This is a thought experiment, and I seek to learn that this is a silly question.

Assume electrons were placed in a plane, and in a parallel plane you were able to confine neutrinos. Given that they have opposite quantum numbers for the third component of weak isospin, would there be a field of the weak force between the two planes?

Obviously the force is mediated by W and Z bosons, which have a very short range. If the two planes are placed within that range, ignoring other effects, what would happen?

  • $\begingroup$ Yes, it is a silly question, but it has been improved to a more meaningful one, alas!, with a negative answer... 89202. $\endgroup$ – Cosmas Zachos Sep 29 '16 at 22:37

You can't meaningfully take the classical limit of the weak force, because at the scales where you could neglect the quantum interactions, the classical potential of the weak force is suppressed so strongly by the masses of the W- and Z- bosons that it is practically non-existent. This is because forces mediated by massive particles don't follow a pure inverse-square law in their classical limit, but have an additional factor $\exp(-\mu r)$ where $\mu$ is the mass of the mediator.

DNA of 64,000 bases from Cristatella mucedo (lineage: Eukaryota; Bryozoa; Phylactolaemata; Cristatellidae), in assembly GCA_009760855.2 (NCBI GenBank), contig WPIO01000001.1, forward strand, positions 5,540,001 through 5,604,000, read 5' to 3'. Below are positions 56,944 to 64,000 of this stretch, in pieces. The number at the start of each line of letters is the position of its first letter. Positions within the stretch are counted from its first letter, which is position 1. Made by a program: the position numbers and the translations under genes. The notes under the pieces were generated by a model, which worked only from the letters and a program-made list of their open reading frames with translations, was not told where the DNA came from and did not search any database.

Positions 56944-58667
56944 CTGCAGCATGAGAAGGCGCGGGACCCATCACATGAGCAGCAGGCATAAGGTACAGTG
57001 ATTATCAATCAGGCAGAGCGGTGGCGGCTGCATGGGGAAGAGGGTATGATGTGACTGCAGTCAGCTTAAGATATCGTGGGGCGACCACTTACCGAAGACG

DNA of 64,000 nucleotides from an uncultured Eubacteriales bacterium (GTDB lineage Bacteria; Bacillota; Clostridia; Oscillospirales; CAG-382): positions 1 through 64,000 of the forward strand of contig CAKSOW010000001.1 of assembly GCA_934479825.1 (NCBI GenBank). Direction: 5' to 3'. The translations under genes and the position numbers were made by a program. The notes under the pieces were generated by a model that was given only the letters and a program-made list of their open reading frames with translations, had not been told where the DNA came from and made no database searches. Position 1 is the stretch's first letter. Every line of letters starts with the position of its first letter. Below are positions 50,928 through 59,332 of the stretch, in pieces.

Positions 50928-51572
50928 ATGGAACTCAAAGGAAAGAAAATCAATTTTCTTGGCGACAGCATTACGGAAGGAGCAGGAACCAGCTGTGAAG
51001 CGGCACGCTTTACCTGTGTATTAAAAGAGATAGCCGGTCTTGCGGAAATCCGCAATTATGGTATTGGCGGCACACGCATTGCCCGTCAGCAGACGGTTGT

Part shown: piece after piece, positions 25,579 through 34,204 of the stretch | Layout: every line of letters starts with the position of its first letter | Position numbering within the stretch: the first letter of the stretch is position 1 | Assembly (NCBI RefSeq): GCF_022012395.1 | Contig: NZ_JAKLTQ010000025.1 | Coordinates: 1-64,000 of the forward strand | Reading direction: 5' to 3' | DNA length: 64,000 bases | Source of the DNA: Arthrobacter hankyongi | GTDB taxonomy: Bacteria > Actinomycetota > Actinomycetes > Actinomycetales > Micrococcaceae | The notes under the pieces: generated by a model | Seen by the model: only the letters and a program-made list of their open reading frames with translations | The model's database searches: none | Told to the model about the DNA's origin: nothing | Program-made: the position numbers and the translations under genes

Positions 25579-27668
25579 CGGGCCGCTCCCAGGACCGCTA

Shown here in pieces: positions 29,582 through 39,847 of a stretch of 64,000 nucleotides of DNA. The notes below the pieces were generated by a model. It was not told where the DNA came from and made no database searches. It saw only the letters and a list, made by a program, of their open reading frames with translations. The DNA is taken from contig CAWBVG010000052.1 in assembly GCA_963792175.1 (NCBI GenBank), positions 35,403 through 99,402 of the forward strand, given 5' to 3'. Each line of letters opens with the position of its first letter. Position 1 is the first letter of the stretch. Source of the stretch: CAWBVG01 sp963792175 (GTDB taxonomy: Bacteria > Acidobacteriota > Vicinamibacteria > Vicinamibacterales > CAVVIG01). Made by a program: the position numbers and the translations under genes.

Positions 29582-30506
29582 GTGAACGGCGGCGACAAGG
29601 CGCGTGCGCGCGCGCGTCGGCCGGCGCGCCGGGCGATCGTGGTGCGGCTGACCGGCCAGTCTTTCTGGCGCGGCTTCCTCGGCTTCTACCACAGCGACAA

The weak force, like the strong force, is significant and meaningful only in its fully quantum description - there is no use in trying to describe classical aspects of it. But the notion of a "weak field" surrounding weak charges, just like the notion of a constant electric field surrounding an electric charge according to Coulomb's law, is a classical notion. There is a "weak field" in the sense that the quantum field whose quanta are the W- and Z-bosons is a potential fully analogous to the electromagnetic vector potential.

However, if you just formally take the classical limit and don't care for how physically meaningful it is, then the answer is that the "weak field" you would get would obey a distance law $\propto \frac{\exp(-\mu r)}{r^2}$ instead of the electromagnetic $\propto\frac{1}{r^2}$.


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